glOrtho, gluOrtho2D, and glRotate

glOrtho, gluOrtho2D, and glRotate

Post by Charles Wilkin » Tue, 01 Jul 2003 03:55:36



I am using the redbook in an effort to gain better understanding of
glRotate and its effect with different Orthographic projections.

Given this poly, Ortho, and glRotate, I am able to rotate the object
as expected (counterclockwise).

Note that the center of the poly and center of the Ortho are (0,0).

void Draw_A_Rectangle()
{
    glBegin(GL_QUADS);

    glVertex2f(-25, 25);
    glVertex2f(25, 25);
    glVertex2f(25, -25);
    glVertex2f(-25, -25);

    glEnd();

Quote:}

void display()
{   ...
    glRotatef(spin, 0.0, 0.0, 1.0);
    ....

Quote:}

void reshape(int w, int h)
{   ...
    glOrtho(-50.0, 50.0, -50.0, 50.0, -1.0, 1.0;
    ...

Quote:}

BUT, what if I want to rotate an object whose center is not origin of
the Orthographic Projection?  What would be the correct glRotate
command (assuming there is one) to create the same visual as above
with the following placement and projection?

For example:

void Draw_A_Rectangle()
{
    glBegin(GL_QUADS);

    glVertex2f(0.25, 0.25);
    glVertex2f(0.25, 0.75);
    glVertex2f(0.75, 0.75);
    glVertex2f(0.75, 0.25);

    glEnd();

Quote:}

void display()
{   ...
    glRotatef(spin, 0.0, 0.0, 1.0);
    ....

Quote:}

void reshape(int w, int h)
{    ...
    glOrtho(0.0, 1.0, 0.0, 1.0, -1.0, 1.0);
    ....

Quote:}

Note: I have also tried:
    glRotatef(spin, 0.5, 0.5, 1.0);
and still it seems that the entire plane is rotating around (0,0).

Thank you in advance for any help with this.  
Charles

 
 
 

glOrtho, gluOrtho2D, and glRotate

Post by Roger Rowlan » Tue, 01 Jul 2003 06:40:33


Normally what you would do is maintain the object's coordinate system so
that it has the origin at it's centre. Then you can rotate the object to
whatever orientation you desire, before you translate it to the world
coordinates where you want to see it.

The red book gives some very intuitive examples on how to view the
combination of rotation and translation so it's worth persevering without
getting too stuck into early examples. Note that you will get a different
effect if you translate then rotate than you will by rotating then
translating.


Quote:> I am using the redbook in an effort to gain better understanding of
> glRotate and its effect with different Orthographic projections.

> Given this poly, Ortho, and glRotate, I am able to rotate the object
> as expected (counterclockwise).

> Note that the center of the poly and center of the Ortho are (0,0).

> void Draw_A_Rectangle()
> {
>     glBegin(GL_QUADS);

>     glVertex2f(-25, 25);
>     glVertex2f(25, 25);
>     glVertex2f(25, -25);
>     glVertex2f(-25, -25);

>     glEnd();
> }

> void display()
> {   ...
>     glRotatef(spin, 0.0, 0.0, 1.0);
>     ....
> }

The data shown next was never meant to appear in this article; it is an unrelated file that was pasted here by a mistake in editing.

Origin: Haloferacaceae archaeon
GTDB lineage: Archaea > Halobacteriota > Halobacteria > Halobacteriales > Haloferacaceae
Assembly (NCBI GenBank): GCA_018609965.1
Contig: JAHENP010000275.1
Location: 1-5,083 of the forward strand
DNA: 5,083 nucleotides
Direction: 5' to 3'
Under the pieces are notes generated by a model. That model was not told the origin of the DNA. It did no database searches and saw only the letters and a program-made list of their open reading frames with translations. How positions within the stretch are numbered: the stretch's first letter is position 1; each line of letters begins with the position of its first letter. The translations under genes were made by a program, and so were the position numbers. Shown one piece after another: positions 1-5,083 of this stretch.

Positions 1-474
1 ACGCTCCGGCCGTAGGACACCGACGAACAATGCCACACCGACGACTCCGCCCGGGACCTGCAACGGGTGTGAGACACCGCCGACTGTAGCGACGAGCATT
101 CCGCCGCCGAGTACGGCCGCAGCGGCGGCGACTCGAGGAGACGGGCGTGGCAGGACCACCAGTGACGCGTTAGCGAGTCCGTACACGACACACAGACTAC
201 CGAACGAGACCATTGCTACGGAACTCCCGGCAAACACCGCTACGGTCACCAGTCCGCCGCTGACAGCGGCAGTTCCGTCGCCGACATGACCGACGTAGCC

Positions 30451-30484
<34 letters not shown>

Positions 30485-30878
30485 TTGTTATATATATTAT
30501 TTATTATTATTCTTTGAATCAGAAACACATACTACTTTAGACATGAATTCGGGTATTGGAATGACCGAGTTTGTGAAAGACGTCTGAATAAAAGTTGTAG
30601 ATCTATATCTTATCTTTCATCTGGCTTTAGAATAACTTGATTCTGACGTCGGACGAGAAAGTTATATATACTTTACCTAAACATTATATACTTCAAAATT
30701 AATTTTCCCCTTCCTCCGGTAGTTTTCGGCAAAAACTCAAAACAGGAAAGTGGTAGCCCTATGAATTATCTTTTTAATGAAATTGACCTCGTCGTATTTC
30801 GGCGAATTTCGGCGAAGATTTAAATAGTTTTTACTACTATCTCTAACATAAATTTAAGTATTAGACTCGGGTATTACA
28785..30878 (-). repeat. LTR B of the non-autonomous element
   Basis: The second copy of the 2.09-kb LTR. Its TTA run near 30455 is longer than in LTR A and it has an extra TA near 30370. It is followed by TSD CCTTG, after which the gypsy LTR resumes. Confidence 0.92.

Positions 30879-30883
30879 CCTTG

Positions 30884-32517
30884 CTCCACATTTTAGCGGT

> void reshape(int w, int h)
> {   ...
>     glOrtho(-50.0, 50.0, -50.0, 50.0, -1.0, 1.0;
>     ...
> }

> BUT, what if I want to rotate an object whose center is not origin of
> the Orthographic Projection?  What would be the correct glRotate
> command (assuming there is one) to create the same visual as above
> with the following placement and projection?

> For example:

> void Draw_A_Rectangle()
> {
>     glBegin(GL_QUADS);

>     glVertex2f(0.25, 0.25);
>     glVertex2f(0.25, 0.75);
>     glVertex2f(0.75, 0.75);
>     glVertex2f(0.75, 0.25);

>     glEnd();
> }

> void display()
> {   ...
>     glRotatef(spin, 0.0, 0.0, 1.0);
>     ....
> }

> void reshape(int w, int h)
> {    ...
>     glOrtho(0.0, 1.0, 0.0, 1.0, -1.0, 1.0);
>     ....
> }

> Note: I have also tried:
>     glRotatef(spin, 0.5, 0.5, 1.0);
> and still it seems that the entire plane is rotating around (0,0).

> Thank you in advance for any help with this.
> Charles


 
 
 

1. glOrtho and glRotate

Now that I'm using glOrtho, glRotate no longer works as I expect it to.

The following code snippet allows me to feed in scroll, zoom, and rotation
values, and the line on the screen performs exactly as I expect it to:

::glMatrixMode(GL_PROJECTION);
::glLoadIdentity();
 ::gluPerspective( 80.0f, m_AspectRatio, zNear, zFar );
...
::glMatrixMode(GL_MODELVIEW);
::glLoadIdentity();
 glTranslated( theScroll->hScrollFactor, theScroll->vScrollFactor,
theZoom->zoomFactor);
::glRotatef( DEGREES, 0.0f, 0.0f, 1.0f );

Now I've added glOrtho, and the scroll and zoom still works fine. Rotation
also works fine with left/right and bottom/top in the -2.0 to 2.0 range.
When I set left/right and bottom/top in the 800 to 8000 range, any DEGREES
value other than zero causes the line on the screen disappear.

::glMatrixMode(GL_PROJECTION);
::glLoadIdentity();
 ::gluPerspective( 80.0f, m_AspectRatio, zNear, zFar );
...
::glMatrixMode(GL_MODELVIEW);
::glLoadIdentity();
::glOrtho(left, right, bottom, top, zNear, zFar);    //This is the added
line that causing my line to disappear with DEGREES != zero
 glTranslated( theScroll->hScrollFactor, theScroll->vScrollFactor,
theZoom->zoomFactor);
::glRotatef( DEGREES, 0.0f, 0.0f, 1.0f );

I've tried a large range of values for the last parameter in glRotatef(). I
just can't seem to keep my line on the screen with a DEGREES value other
than zero.

Any ideas?

Thanks,
Randy Bone

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